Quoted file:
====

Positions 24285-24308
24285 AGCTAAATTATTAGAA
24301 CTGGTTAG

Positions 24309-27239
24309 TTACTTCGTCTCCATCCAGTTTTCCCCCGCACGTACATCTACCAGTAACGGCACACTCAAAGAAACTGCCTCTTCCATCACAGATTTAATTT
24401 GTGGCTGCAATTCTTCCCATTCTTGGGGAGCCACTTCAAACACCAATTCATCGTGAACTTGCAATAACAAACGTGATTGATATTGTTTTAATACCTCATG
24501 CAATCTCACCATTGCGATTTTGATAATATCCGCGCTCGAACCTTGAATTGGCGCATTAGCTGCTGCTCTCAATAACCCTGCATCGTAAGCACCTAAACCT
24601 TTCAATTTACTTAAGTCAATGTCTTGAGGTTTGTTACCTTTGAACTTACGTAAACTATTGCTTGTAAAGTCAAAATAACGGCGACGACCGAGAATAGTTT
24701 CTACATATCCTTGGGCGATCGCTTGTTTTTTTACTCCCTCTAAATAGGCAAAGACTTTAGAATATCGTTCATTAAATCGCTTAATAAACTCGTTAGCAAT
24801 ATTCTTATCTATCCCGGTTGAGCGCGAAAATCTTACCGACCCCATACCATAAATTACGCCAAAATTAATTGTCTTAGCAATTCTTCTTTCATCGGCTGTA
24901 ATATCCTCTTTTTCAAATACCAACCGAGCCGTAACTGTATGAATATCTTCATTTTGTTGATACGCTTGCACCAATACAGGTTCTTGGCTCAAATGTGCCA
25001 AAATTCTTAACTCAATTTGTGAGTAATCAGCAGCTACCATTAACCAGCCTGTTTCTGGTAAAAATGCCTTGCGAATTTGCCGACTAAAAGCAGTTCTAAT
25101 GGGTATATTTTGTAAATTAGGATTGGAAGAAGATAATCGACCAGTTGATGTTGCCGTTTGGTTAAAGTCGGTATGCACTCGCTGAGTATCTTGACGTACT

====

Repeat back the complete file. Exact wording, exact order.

Positions 24285-24308
24285 AGCTAAATTATTAGAA
24301 CTGGTTAG

Positions 24309-27239
24309 TTACTTCGTCTCCATCCAGTTTTCCCCCGCACGTACATCTACCAGTAACGGCACACTCAAAGAAACTGCCTCTTCCATCACAGATTTAATTT
24401 GTGGCTGCAATTCTTCCCATTCTTGGGGAGCCACTTCAAACACCAATTCATCGTGAACTTGCAATAACAAACGTGATTGATATTGTTTTAATACCTCATG
24501 CAATCTCACCATTGCGATTTTGATAATATCCGCGCTCGAACCTTGAATTGGCGCATTAGCTGCTGCTCTCAATAACCCTGCATCGTAAGCACCTAAACCT
24601 TTCAATTTACTTAAGTCAATGTCTTGAGGTTTGTTACCTTTGAACTTACGTAAACTATTGCTTGTAAAGTCAAAATAACGGCGACGACCGAGAATAGTTT
24701 CTACATATCCTTGGGCGATCGCTTGTTTTTTTACTCCCTCTAAATAGGCAAAGACTTTAGAATATCGTTCATTAAATCGCTTAATAAACTCGTTAGCAAT
24801 ATTCTTATCTATCCCGGTTGAGCGCGAAAATCTTACCGACCCCATACCATAAATTACGCCAAAATTAATTGTCTTAGCAATTCTTCTTTCATCGGCTGTA
24901 ATATCCTCTTTTTCAAATACCAACCGAGCCGTAACTGTATGAATATCTTCATTTTGTTGATACGCTTGCACCAATACAGGTTCTTGGCTCAAATGTGCCA
25001 AAATTCTTAACTCAATTTGTGAGTAATCAGCAGCTACCATTAACCAGCCTGTTTCTGGTAAAAATGCCTTGCGAATTTGCCGACTAAAAGCAGTTCTAAT
25101 GGGTATATTTTGTAAATTAGGATTGGAAGAAGATAATCGACCAGTTGATGTTGCCGTTTGGTTAAAGTCGGTATGCACTCGCTGAGTATCTTGACGTACT